by Barbara Kamienski
Published at 2016-08-25
Part of the preparation for my latest trip to Germany involved shopping for Canadian Mitbringsel (small presents): for my colleagues in the horn section, little boxes of maple sugar candies; for my friend Peter, chef extraordinaire, a pair of oven mitts decorated with an Inuit raven motif; and for my high-spirited French friend, Delphine, a red LCBO wine cooler with a black moose printed on it. For people I might meet with on short notice, I bought several fridge magnets, all with the same dramatic black-and-white photo of the Toronto night skyline under a full moon.
For the Anglophone bookworms among my friends, the choice was clear: CanLit. As I roamed the aisles of my favourite bookstore, I was reminded again of the richness and quantity of our nation’s literature. So many excellent books to choose from! And my mission was to find three (baggage weight restrictions!). Only three.
As I paused in the “T” aisle, Miriam Toews’s A Complicated Kindness more or less hopped off the shelf and into my hands. It had been more than a decade since I’d read it, but I remembered loving Nomi Nickel unreservedly. So, that was easy. For a moment, I was tempted to simplify my shopping trip by using the one-book-fits-all approach and just buying three copies. But, I quickly realized, given the dearth of good CanLit sources in Germany, the chance that my friends might exchange the books among themselves was fairly high. I’d have to be more imaginative.
One shelf over, at “W,” I found several titles by Richard Wagamese, whom I’d heard speak at the 2014 Lakefield Literary Festival. Impressed by his warmth and graciousness, I’d promised myself to read his work ASAP, only to find life getting in the way time and again. Now, though, with a concrete plan to purchase and the prospect of reading time in airports, trains, and hotel rooms, I would be able to make good on that promise, before passing the books on to my friends with warm recommendations.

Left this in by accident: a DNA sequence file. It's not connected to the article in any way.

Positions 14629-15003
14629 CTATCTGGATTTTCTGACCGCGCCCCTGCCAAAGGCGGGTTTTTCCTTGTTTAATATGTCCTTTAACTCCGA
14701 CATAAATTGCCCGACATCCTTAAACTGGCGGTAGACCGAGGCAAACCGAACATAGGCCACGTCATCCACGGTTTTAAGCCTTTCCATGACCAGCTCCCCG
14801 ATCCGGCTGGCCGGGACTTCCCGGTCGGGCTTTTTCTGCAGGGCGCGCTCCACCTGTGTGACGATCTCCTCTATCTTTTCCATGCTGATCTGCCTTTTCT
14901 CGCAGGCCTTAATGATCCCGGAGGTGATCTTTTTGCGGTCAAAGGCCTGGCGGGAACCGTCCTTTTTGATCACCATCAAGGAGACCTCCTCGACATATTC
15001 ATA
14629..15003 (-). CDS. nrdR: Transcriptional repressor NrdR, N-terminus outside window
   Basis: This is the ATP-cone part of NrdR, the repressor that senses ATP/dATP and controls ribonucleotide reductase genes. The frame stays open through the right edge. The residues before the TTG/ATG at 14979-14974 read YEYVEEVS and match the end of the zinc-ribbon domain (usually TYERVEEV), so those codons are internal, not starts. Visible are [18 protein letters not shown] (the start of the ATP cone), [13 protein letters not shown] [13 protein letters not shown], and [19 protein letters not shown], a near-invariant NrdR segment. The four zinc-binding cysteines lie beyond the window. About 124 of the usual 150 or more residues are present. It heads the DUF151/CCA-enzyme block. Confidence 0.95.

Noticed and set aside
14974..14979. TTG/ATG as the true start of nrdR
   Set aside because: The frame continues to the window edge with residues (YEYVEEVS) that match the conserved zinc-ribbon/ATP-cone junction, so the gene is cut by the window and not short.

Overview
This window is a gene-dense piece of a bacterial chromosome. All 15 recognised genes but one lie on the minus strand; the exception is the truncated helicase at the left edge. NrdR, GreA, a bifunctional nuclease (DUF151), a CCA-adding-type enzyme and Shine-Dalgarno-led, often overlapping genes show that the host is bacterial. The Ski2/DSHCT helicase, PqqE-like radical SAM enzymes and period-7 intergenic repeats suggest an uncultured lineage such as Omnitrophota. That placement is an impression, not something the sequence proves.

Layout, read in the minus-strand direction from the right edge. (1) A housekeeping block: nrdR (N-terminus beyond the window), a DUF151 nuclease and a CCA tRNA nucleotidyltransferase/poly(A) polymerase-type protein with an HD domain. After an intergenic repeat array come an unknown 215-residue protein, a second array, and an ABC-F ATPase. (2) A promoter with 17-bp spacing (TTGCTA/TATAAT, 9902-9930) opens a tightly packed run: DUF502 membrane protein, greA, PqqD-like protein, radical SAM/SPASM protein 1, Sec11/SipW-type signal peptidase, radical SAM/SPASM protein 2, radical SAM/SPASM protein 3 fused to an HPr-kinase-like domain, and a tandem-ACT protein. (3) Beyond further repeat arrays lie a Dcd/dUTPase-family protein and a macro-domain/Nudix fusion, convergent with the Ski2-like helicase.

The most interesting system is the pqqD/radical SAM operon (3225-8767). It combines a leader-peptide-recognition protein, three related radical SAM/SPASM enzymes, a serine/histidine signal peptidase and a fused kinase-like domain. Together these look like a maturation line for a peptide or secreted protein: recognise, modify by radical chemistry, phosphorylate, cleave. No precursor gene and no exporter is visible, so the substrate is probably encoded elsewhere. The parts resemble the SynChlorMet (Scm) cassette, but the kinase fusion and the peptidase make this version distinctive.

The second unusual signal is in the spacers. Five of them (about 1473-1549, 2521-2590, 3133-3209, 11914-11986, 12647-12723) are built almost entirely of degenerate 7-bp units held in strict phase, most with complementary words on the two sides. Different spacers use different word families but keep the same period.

Indian Horse was still fresh in my memory from the 2013 Canada Reads debates on CBC (it won the People’s Choice award), so I knew that would be a good pick for both me and one of my bookish friends. But I was also interested in reading Wagamese’s early work, so my third and final choice was Keeper’n Me, his first novel, published in 1994.
It’s the story of Garnet Raven, an Ojibway man who, in the sixties scoop, is taken as a small child from his parents on the Ojibway White Dog Reserve and placed in a series of foster homes. In his mid-teen years, he runs away to Toronto, where he discovers his love for the blues music and tries on a number of identities—Chinese, Mexican, Hawaiian, anything but Aboriginal—and eventually settles in with a black friend and his close-knit family. But the big city isn’t a good place for Garnet; he starts dealing drugs and soon finds himself in jail. This is where he is when his brother Stanley finally tracks him down and invites him to come home. Sporting an Afro, lime-green disco pants and platform shoes, Garnet arrives at White Dog feeling like an outsider. But with the help of his family and Keeper, an old friend of Garnet’s grandfather and the local knowledge keeper, he slowly begins to find his way back to his true identity.
For sure, this a story of homecoming, of one man finding himself. But it is so much more: a gentle and thoughtful introduction to Aboriginal philosophy, to a way of being in the world and living with care and respect for one’s fellow creatures and the earth.
I will definitely be reading more of Richard Wagamese’s work!